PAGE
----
Death-penalty evidence needn't be disclosed, court rules In 5-4 decision, justices find no constitutional right


WASHINGTON -- Convicted murderers do not have a constitutional right to be told all the damaging evidence that prosecutors will use to try to persuade a jury to impose a death sentence, a split Supreme Court ruled yesterday.

Because no such right exists, the court said in the case of a Virginia inmate, the prisoner cannot ask a federal court to create one as a way of challenging his sentence.

Dividing 5-4, the court said an accused person's right at a sentencing hearing to contest a prosecution request for the death penalty does not include "a right to notice of the evidence which the state plans to use."

Its ruling came in the case of Coleman Wayne Gray of Portsmouth, Va., who has been sentenced to die for the execution-style murder of a store manager who had fired Gray's wife.

A prosecutor told Gray's lawyer that at the hearing, he would offer statements by an accomplice that Gray had bragged about another, similar murder, for which Gray was not charged. At the hearing, the prosecutor also offered testimony of a detective and a medical examiner to show that the two crimes were similar.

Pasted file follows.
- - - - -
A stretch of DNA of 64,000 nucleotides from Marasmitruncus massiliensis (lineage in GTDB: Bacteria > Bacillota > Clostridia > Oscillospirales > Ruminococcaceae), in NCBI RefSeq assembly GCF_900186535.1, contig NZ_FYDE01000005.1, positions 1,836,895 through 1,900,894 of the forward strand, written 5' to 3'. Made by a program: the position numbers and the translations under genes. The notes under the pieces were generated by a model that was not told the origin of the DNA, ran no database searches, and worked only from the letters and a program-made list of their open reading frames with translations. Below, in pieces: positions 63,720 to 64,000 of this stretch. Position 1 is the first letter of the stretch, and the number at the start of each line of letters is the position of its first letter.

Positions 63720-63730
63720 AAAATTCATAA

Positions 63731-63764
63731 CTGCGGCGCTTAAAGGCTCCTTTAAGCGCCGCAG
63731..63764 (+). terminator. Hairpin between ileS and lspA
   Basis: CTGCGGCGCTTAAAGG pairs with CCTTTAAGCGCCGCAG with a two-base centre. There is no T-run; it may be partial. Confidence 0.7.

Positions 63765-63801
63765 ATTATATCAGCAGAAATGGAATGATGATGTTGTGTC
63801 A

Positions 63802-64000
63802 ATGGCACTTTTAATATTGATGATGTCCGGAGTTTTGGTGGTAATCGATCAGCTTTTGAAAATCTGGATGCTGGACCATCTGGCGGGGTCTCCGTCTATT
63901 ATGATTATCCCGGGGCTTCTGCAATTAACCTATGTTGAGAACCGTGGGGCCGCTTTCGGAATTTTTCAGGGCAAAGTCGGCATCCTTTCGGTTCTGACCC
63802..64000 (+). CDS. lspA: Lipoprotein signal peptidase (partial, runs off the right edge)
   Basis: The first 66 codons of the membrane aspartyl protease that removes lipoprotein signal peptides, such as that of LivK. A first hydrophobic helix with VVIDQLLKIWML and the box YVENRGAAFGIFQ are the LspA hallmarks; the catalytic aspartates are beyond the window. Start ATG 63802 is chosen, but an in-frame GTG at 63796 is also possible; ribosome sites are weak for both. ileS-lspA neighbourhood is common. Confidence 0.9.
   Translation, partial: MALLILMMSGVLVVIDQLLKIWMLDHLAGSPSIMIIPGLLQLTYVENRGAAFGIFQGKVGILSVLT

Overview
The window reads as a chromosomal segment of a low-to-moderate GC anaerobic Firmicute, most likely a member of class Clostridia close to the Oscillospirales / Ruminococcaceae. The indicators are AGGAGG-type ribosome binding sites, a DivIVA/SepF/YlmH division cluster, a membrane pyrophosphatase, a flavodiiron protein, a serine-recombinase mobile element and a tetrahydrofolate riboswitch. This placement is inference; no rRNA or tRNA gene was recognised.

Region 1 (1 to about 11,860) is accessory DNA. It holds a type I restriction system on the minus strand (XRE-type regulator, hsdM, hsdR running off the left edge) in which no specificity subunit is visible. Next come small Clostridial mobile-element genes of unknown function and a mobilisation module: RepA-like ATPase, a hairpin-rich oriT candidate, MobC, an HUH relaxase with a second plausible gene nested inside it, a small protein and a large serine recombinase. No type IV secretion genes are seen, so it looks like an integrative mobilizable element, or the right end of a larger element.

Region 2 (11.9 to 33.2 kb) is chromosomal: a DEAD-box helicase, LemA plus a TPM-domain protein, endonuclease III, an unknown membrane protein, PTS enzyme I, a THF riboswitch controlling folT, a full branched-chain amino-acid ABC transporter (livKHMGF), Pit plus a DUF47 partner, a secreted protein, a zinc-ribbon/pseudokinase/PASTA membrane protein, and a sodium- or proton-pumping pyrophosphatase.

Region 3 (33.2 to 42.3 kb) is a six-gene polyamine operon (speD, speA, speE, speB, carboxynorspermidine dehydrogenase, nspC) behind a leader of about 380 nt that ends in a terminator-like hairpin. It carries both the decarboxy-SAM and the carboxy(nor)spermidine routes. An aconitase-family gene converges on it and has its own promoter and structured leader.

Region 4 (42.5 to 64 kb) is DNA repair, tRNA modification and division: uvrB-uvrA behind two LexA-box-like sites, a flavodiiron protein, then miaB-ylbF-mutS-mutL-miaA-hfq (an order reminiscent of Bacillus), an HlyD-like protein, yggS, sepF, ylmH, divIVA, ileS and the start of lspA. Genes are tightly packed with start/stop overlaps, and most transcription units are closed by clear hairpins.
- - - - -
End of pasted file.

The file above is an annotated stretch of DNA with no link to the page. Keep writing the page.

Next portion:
Gray went to federal court, claiming the prosecutor had improperly failed to give notice of the additional testimony. Gray said the prosecutor had misled him about the evidence to be offered.

Joining in a majority opinion by Chief Justice William H. Rehnquist were Justices Anthony M. Kennedy, Sandra Day O'Connor, Antonin Scalia and Clarence Thomas.

Justice Ruth Bader Ginsburg wrote the dissenting opinion, joined by Justices Stephen G. Breyer, David H. Souter and John Paul Stevens.

But the court also ruled that lower courts should reconsider Gray's claim that he was intentionally misled. Thus, his death sentence may yet be overturned.

In a second ruling, the court said the government cannot be required to pay financial damages when a person enrolled in a federal program is discriminated against because of a disability.

The government, the court decided by a 7-2 vote, is immune to damage claims unless Congress expressly surrenders such immunity. Congress has not done so for a person involved in a program run by a federal agency, like the Merchant Marine Academy. Congress does allow damages for bias against disabled people who work for a government agency or take part in a government-funded program outside government.

Thus, James Griffin Lane, a cadet at the Merchant Marine Academy, failed in his plea for $75,000 in damages for having been illegally dismissed from the academy after he developed diabetes. He won reinstatement, but he wanted a damages payment, too.

Pub Date: 6/21/96

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